green carnation to complete the stereotype. the tension between the two actors seems real, as does the overly cautious and entangled relationship that they boarded to ride together as j edgar shaped a federal bureau of investigation for america. typically i don't like blondes, but somehow he stirs something in me that finds his silver spoon aesthetic not only endearing but attractive.
and when these two characters reach a tipping point in their relationship, i was achingly reminded what it was like to be closeted. there is such a struggle between fear and desire. i don't know how true to history this story is. i should care, but frankly i don't. i do understand that here is another tortured gay couple's story being played out on the big screen as directed by a heterosexual man. to pretend that lgbt love was without strife seems ignorant. to pretend that our predecessors were flawless is childlike and denialist. gay lives were taut and tenuous most of the time. clint's position is one of not assuming too much. he believes they loved each other. he believes they feared detection. he implies others knew about them. he insists the viewers find empathy or not. he insists we think about it.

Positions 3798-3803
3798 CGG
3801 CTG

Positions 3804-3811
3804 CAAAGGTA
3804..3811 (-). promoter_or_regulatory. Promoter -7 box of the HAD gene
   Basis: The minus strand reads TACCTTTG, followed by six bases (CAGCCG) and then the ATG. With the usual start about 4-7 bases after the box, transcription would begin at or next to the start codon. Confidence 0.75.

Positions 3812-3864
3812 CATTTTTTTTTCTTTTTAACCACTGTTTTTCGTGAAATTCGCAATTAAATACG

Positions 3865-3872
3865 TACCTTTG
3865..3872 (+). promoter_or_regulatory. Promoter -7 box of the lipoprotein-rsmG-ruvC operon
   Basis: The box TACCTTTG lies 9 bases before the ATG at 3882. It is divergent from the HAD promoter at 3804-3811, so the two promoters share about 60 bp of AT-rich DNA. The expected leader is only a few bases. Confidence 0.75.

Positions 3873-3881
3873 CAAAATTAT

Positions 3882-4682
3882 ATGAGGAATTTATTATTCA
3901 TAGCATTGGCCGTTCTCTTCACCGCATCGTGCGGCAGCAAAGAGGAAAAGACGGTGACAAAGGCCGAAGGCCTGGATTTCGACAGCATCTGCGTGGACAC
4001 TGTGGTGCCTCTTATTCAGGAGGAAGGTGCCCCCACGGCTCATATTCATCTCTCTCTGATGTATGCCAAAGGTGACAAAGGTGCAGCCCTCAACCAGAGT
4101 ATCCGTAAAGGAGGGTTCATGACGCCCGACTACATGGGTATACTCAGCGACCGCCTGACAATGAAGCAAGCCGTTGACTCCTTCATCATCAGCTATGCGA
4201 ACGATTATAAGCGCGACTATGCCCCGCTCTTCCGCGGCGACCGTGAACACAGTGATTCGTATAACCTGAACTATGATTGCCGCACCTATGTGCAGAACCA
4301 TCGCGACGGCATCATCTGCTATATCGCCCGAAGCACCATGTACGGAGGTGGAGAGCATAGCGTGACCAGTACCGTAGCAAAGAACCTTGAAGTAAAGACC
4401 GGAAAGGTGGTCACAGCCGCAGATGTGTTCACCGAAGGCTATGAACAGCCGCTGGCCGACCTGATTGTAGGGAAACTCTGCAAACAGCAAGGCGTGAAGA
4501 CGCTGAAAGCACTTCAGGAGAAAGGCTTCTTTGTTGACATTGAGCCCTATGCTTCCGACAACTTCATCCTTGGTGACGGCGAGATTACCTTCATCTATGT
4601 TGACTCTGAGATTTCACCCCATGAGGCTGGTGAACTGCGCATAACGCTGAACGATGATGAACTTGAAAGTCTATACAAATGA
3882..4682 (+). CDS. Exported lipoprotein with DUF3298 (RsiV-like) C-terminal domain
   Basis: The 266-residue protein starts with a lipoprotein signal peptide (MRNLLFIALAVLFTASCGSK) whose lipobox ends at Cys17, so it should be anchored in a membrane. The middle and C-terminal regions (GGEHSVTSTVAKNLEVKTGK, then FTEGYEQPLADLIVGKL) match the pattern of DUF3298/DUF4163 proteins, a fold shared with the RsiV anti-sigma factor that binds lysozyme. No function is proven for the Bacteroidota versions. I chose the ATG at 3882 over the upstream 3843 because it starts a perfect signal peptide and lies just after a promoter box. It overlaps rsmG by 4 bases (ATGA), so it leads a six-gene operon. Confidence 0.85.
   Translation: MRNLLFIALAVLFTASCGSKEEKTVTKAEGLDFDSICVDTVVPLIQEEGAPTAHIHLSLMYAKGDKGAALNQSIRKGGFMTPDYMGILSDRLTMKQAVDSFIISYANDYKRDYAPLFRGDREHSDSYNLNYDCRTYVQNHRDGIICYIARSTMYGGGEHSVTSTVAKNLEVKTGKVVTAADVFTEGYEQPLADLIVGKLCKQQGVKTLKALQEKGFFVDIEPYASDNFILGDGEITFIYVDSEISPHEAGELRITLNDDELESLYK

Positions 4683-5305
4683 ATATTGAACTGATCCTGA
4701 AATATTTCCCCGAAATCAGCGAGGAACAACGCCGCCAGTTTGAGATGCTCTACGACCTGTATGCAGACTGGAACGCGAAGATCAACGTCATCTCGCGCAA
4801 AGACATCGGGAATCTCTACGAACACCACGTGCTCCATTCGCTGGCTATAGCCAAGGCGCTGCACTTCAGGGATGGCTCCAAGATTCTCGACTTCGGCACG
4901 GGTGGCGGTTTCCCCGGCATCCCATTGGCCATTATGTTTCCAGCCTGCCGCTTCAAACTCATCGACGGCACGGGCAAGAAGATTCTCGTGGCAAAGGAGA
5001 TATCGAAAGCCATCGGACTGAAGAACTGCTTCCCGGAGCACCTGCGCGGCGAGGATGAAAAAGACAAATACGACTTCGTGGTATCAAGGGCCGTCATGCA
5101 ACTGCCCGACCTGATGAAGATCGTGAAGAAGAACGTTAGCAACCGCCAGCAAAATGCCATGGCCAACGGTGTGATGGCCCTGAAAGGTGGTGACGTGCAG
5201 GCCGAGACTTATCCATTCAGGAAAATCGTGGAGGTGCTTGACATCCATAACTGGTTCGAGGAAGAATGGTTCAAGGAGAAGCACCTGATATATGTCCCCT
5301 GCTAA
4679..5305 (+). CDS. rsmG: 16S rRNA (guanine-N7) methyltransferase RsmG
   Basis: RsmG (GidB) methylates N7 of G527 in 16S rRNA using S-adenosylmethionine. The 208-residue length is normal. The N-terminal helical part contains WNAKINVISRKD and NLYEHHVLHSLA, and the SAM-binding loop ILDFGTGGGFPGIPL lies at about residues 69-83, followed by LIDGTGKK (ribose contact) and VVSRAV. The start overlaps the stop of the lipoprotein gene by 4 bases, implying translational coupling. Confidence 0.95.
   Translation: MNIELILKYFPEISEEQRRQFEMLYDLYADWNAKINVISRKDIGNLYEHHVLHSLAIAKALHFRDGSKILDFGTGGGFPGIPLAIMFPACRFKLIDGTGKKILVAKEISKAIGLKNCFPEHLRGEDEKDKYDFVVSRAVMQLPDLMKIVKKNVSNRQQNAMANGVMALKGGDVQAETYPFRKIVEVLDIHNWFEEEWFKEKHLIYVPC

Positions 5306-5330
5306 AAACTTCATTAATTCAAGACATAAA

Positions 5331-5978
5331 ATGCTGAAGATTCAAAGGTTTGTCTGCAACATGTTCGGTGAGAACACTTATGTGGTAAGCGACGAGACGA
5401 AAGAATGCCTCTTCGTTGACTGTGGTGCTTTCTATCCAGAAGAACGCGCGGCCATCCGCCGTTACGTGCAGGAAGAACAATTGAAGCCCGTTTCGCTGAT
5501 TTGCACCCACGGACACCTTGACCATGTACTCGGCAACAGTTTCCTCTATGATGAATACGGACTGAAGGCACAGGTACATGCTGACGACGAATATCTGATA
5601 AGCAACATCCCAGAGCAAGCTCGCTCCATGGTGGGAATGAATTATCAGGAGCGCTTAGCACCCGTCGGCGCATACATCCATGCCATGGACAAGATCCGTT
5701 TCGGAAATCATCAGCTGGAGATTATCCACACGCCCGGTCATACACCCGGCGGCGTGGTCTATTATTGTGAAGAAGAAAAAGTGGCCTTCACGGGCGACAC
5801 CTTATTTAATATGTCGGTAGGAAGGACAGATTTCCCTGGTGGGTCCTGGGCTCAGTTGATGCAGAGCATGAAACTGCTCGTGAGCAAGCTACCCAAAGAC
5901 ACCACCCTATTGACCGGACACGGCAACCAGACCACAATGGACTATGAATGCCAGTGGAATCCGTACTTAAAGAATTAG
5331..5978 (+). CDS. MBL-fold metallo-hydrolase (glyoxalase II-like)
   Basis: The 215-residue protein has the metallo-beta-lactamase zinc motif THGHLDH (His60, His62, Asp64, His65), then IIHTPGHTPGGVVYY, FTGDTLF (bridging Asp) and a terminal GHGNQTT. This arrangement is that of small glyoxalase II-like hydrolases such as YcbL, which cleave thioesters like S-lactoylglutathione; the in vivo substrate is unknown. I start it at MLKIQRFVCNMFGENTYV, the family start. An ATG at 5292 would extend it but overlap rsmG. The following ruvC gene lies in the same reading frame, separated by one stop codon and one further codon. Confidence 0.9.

i wish there were more gay directors who could be as deft with telling our stories as mr. eastwood and mr. lee. lgbt culture is indebted to these men. they respect without much embellishment. and they let viewers make their own opinions. i felt pride in seeing gay men love- even if it wasn't wholesome, because i know we love. and i know we have tasted tragedy. i also know we have lost and we have won. both sides of this truth are evident in this storytelling. it gently rolls to and fro and a love seems to whisper in the breeze
as a post script- judy dench again shines here. she is understated, yet supports much of the first hour of the film. her most powerful line for me- "no son of mine will be a daffodil" embodies the stigma the stigma that homosexuals endured for the 1st 3/4 of the 20th century.